Drone too small for any pilot bigger than a cockroach

You may have noticed that we enjoy our quadcopters here at Gizmag, from the GPS-equipped Phantom 2 Vision to the palm-sized 1SQ V-cam. Recently though, we had a chance to try out a somewhat unusual style of quad in the form of the tiny Proto X from Estes. It may not have a laundry list of features under its belt, but the Proto X does hold the distinction of being the smallest quadcopter we’ve ever reviewed … by a huge margin.

The Proto X costs US$39.99 and comes ready to fly with its own controller right out of the box…The only necessary components missing from the box are two AAA batteries, which are needed for the transmitter. However, fitting them into the controller and charging the quadcopter via USB are the only steps needed before the Proto X is prepared to take off.

I really can’t stress enough how incredibly tiny this quadcopter is. It’s actually a little startling to pick it up for the first time, because it isn’t much bigger than some insects you might find in your backyard…

Due to its size, flying the Proto X feels like guiding a large bug, right down to the faint buzzing noise it makes. If it weren’t for the LEDs that light up when it’s switched on, it would be difficult to keep track of it at a distance. My haphazard attempts to take photos of it in flight with an ordinary digital camera made me sympathize with anyone who’s tried to record a UFO.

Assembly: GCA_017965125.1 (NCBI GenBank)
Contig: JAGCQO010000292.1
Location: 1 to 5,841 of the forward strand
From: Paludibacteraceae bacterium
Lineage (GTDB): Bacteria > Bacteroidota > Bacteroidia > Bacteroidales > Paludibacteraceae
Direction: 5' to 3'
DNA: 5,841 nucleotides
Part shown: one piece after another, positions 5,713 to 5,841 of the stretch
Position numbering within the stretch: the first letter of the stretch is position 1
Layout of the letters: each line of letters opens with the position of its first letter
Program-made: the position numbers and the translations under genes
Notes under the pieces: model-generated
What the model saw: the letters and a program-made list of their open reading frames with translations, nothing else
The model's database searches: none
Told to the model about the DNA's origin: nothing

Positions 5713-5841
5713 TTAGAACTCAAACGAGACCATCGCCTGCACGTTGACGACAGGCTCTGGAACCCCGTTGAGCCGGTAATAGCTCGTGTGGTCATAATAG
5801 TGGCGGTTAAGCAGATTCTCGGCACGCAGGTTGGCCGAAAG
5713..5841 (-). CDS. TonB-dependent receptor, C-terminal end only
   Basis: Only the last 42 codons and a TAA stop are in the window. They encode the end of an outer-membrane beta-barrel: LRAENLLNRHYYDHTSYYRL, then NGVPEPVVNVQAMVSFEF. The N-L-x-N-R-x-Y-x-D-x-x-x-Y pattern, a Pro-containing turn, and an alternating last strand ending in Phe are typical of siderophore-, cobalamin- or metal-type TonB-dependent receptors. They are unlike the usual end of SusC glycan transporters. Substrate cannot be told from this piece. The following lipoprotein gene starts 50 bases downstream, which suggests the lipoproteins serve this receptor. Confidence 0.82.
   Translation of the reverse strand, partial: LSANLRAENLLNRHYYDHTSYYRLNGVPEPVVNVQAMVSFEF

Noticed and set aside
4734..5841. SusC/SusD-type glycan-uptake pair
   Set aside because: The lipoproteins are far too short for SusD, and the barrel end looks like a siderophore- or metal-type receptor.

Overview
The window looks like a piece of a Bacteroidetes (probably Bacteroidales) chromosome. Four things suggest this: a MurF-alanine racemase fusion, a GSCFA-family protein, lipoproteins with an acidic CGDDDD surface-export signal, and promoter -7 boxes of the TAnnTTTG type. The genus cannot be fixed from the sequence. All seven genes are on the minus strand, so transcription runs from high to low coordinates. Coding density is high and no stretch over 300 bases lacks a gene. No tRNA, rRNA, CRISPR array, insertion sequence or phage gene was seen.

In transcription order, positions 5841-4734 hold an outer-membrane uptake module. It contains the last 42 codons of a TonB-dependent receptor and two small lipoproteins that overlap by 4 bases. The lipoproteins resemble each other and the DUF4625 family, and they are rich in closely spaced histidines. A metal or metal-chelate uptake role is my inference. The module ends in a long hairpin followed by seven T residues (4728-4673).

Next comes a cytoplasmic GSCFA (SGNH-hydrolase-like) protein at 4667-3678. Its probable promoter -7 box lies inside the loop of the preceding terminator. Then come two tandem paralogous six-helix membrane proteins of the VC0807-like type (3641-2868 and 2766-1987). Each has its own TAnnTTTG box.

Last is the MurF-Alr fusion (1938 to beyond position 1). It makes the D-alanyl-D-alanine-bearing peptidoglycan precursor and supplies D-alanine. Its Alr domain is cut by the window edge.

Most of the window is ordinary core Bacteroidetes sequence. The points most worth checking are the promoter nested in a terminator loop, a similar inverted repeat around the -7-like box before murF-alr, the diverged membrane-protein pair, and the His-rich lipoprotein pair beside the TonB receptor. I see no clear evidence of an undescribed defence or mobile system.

The box and instructions say it’s intended for indoor use, so that’s where I flew it most, but I did take it outside once just to see how it would handle. After a gust of wind blew it far away after it had barely lifted a few feet off the ground though, I understood why the manufacturer had made that call. It might fare better on a nicer day, but in my area, this isn’t exactly the time of year to find out…

At one point when it was hovering in place, my dog actually leaped up and snatched it right out of the air. He released it almost immediately, and I made sure to get him out of the room before flying it from then on, but the quadcopter still came out of it without even a scratch. I doubt it would survive being stepped on or dropped off a building, but it’s still nice to know it can survive a few mishaps during regular use.

We would have to keep our Sheila outdoors if we got one of these to play with in the house. She catches and eats grasshoppers on our walks this time of year.

For about $40, I can think of all sorts of evil deeds this critter might be used for by the average high school or undergrad geek. Phew!

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